Oblivious or Attentive

I was once demoing the specific functionality of an application. I was looking forward to my favorite part of the meeting: Q&A, but to my surprise, no one uttered a word.  My mind was racing with questions: Was my delivery crystal clear that there were no questions?  Was no one paying attention? Why the silence? Should I have approached the demo differently? I earned great accolades relating to the demo. Yet, the silence was bothering me. When an attendee is quiet, does this translate as unplugged from the conversation? Or are they employing active listening? Let us analyze why the disconnect happens in the first place. Here are a few reasons:

  • Lack of a meeting agenda
  • The facilitator is over-communicating
  • Right people not in the meeting
  • The facilitator is deviating from the scope of the meeting
  • Attendees double-booked at the same time
  • Attendees distracted by things unrelated to the meeting
  • An email could have sufficed instead of a meeting
  • Topic covered in a previous meeting

 What would I do when I am not engaged in a meeting? I may:

  1. Multitask
  2. Stay quiet during the entirety of the meeting
  3. Browse on my smartphone
  4. Turn off my camera

 What would I do if I am engaged in a meeting? I may:

  1. Ask contextual questions based on the topic
  2. Volunteer to work on the action items
  3. Share one-off use cases or exceptions
  4. Assist in decision making
  5. Turn on my camera

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What next?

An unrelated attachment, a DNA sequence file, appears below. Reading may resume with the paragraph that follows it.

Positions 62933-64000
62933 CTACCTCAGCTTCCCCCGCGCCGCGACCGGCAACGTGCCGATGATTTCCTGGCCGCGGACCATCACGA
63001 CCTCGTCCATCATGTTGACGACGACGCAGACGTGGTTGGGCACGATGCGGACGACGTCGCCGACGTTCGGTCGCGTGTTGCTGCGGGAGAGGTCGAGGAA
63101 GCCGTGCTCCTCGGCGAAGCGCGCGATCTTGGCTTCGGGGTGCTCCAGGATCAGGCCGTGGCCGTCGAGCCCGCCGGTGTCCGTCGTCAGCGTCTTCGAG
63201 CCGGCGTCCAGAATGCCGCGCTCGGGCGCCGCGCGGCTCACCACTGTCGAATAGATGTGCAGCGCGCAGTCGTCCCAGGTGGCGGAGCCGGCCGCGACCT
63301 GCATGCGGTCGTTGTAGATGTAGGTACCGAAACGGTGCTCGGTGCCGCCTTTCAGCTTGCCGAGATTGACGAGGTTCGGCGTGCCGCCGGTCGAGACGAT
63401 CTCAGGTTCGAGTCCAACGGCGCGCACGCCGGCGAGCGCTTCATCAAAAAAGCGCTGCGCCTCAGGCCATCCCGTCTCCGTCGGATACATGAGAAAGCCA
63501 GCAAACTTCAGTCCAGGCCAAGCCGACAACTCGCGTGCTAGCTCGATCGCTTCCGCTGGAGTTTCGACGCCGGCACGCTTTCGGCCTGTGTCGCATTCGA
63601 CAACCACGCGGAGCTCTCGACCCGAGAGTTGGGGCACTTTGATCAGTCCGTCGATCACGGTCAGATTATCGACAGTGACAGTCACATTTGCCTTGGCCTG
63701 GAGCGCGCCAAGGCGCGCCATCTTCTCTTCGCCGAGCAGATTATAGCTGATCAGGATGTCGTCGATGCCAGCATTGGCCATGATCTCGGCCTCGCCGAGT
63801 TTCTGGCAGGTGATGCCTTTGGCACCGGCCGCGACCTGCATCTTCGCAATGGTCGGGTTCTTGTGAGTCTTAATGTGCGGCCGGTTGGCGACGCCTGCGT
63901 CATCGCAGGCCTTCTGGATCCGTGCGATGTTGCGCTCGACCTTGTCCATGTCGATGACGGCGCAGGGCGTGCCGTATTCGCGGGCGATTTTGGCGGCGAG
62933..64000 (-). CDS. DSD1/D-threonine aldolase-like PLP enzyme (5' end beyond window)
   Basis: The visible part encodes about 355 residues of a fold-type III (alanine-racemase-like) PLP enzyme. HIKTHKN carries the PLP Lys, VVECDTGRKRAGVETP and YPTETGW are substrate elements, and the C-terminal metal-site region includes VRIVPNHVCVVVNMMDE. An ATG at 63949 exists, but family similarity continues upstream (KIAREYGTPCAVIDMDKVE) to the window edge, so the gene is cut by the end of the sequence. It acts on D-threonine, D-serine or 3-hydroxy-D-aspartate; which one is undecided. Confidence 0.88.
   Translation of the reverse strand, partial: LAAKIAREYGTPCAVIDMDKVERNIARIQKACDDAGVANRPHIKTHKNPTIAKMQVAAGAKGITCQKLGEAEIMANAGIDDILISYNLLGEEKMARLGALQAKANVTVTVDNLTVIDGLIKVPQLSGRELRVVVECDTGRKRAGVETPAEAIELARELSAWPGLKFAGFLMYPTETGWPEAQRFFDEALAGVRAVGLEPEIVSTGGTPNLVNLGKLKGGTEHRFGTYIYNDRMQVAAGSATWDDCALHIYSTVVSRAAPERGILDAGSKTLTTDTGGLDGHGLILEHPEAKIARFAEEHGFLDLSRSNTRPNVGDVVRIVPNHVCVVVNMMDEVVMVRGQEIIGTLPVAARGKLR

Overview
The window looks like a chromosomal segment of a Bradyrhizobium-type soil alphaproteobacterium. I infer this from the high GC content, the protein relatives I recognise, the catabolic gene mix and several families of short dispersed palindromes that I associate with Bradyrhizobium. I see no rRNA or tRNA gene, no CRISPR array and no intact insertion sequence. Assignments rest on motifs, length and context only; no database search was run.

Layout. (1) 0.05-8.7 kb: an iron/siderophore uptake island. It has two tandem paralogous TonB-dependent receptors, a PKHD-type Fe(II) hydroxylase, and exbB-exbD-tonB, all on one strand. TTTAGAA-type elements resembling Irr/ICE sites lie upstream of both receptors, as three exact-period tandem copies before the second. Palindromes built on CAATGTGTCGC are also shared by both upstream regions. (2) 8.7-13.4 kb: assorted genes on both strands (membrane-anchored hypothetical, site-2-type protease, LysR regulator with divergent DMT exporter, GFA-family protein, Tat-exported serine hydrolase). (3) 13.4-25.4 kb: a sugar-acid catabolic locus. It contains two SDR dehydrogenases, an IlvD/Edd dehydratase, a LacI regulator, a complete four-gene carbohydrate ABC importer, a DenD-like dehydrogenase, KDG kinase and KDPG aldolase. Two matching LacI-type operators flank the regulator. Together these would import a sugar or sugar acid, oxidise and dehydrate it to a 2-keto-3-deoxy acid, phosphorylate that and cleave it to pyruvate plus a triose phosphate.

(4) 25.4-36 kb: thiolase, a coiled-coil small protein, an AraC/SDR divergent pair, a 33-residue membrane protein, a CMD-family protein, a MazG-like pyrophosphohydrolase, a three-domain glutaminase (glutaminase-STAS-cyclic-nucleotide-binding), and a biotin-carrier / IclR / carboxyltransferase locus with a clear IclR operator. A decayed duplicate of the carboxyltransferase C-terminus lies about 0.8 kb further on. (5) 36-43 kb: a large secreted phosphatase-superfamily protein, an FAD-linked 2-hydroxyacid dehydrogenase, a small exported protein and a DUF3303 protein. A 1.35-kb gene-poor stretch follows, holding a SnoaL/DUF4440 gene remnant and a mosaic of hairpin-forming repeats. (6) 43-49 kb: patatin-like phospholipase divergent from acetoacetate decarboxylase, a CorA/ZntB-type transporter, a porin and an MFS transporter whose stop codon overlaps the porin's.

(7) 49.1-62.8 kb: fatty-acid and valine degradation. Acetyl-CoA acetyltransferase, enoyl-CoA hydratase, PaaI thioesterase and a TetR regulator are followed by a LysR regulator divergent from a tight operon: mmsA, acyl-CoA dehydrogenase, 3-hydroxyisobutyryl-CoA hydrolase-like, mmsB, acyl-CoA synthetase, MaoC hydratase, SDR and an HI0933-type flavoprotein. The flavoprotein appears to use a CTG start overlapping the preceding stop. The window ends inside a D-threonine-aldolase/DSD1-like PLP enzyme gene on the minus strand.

The cues listed above are not a perfect indicator of engagement during a meeting but watch out for them. What strategy can you adopt during the next demo/meeting? As business analysts, we are Change Agents, experiment with the ideas mentioned below to lead the change:

  • Use virtual whiteboards and invite attendees to collaborate by sharing their ideas
  • Co-present instead of having one team member presenting through the meeting
  • Ask an open-ended question and ask every attendee to articulate their responses
  • Ask for votes from every attendee or create a survey with many options so that everyone can pick one

Conclusion:

Next time watch for those subtle or clear clues during a meeting. Lead meetings that best fit the target audience and are within the scope of the meeting agenda. It is motivating when attendees are not forced but are looking forward to the rendezvous.

“One of the greatest gifts you can give to anyone is the gift of attention” – Jim Rohn.